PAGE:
A well-known fact is that students during their learning years do not achieve sufficient language skills to understand lectures, comprehend texts books, participate in class discussions or generate an accurate written work. The development of met cognitive strategies can help them organize, plan and make decisions about their own learning. This development is, of course, teachers´ responsibility to get acquired by the use of new strategies, so students will be expected to think, to communicate and to continue their learning by themselves in and outside the classroom.

As a teacher, it does not matter whoever you are a primary school teacher or a high school teacher or a university teacher, we should enclose these different type of critical thinking skills, because we need talented and gifted people in the future. These people will make our life easier and give us fruitful activities and works.

Focusing Skills

Focusing skills come into play when an individual senses a problem, an issue, or a lack of meaning. Focusing skills enable him or her to attend to selected pieces of information and ignore others. The two focusing skills we chose to include in this framework, defining problems and setting goals, are often use dearly in a thinking process, but that also be used at any time during a task to clarify or verify something or to redefine or refocus one's efforts. Focusing skills may also be used at the end of problem solving, comprehending, or other processes as a way of establishing "next steps."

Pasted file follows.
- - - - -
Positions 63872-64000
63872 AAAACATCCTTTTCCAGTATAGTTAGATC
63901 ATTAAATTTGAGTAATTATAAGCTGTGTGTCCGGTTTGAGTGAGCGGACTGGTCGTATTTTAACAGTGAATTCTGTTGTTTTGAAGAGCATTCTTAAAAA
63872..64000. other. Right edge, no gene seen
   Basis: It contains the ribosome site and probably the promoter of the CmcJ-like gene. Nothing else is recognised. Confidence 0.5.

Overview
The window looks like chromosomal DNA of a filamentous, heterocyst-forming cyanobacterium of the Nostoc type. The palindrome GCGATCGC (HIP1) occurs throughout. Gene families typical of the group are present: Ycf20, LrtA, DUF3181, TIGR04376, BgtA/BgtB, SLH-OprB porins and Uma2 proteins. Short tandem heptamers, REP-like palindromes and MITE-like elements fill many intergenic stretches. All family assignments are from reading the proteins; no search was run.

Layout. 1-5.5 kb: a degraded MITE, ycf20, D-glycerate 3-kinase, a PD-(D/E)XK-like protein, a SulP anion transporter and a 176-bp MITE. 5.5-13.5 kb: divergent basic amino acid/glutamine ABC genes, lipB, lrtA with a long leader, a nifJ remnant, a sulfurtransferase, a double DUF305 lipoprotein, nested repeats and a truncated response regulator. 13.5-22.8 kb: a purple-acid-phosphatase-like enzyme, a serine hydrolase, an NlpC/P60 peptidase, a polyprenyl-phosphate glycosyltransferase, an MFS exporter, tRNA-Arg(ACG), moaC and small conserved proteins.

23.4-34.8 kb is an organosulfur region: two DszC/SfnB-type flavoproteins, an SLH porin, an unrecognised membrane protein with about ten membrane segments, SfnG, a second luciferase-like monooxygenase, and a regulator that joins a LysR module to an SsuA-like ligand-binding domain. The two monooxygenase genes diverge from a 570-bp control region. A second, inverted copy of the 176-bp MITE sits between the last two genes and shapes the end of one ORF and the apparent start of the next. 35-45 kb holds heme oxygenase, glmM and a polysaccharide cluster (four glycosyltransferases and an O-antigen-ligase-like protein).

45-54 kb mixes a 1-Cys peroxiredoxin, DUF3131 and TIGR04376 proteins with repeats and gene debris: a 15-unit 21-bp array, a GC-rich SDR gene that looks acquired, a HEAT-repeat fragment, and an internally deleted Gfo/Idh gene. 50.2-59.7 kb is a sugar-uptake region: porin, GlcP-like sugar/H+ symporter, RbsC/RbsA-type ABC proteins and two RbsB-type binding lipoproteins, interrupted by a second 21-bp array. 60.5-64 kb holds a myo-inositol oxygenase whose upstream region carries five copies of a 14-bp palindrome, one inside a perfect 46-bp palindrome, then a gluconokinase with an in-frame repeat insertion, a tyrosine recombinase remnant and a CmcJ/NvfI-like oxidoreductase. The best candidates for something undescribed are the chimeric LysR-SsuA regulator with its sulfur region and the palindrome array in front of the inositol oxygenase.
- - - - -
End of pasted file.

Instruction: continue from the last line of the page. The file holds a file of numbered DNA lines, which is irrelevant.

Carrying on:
Defining Problems

This may include asking and answering such questions as:

What is a statement of the problem? Who has the problem? What arc some examples of it? By when must it be solved? What makes it a problem? Or, why must it be solved? These questions help the learner identify the "problem space" or boundaries of the problem as well as clarify its nature (Newell & Simon, 1972).

Giving some attention to defining problems is crucial when the problem is ill-defined or unstructured, such as finding ways to conserve eroding soil or determining the reasons for behaviors of the a laractersin Lord of the Flies; however, the same questions are important even with well-structured problems such as how to if lance a car (Frederiksen, 1984). Defining problems is important not only in problem solving but also in many of the other processes, such as scientific inquiry.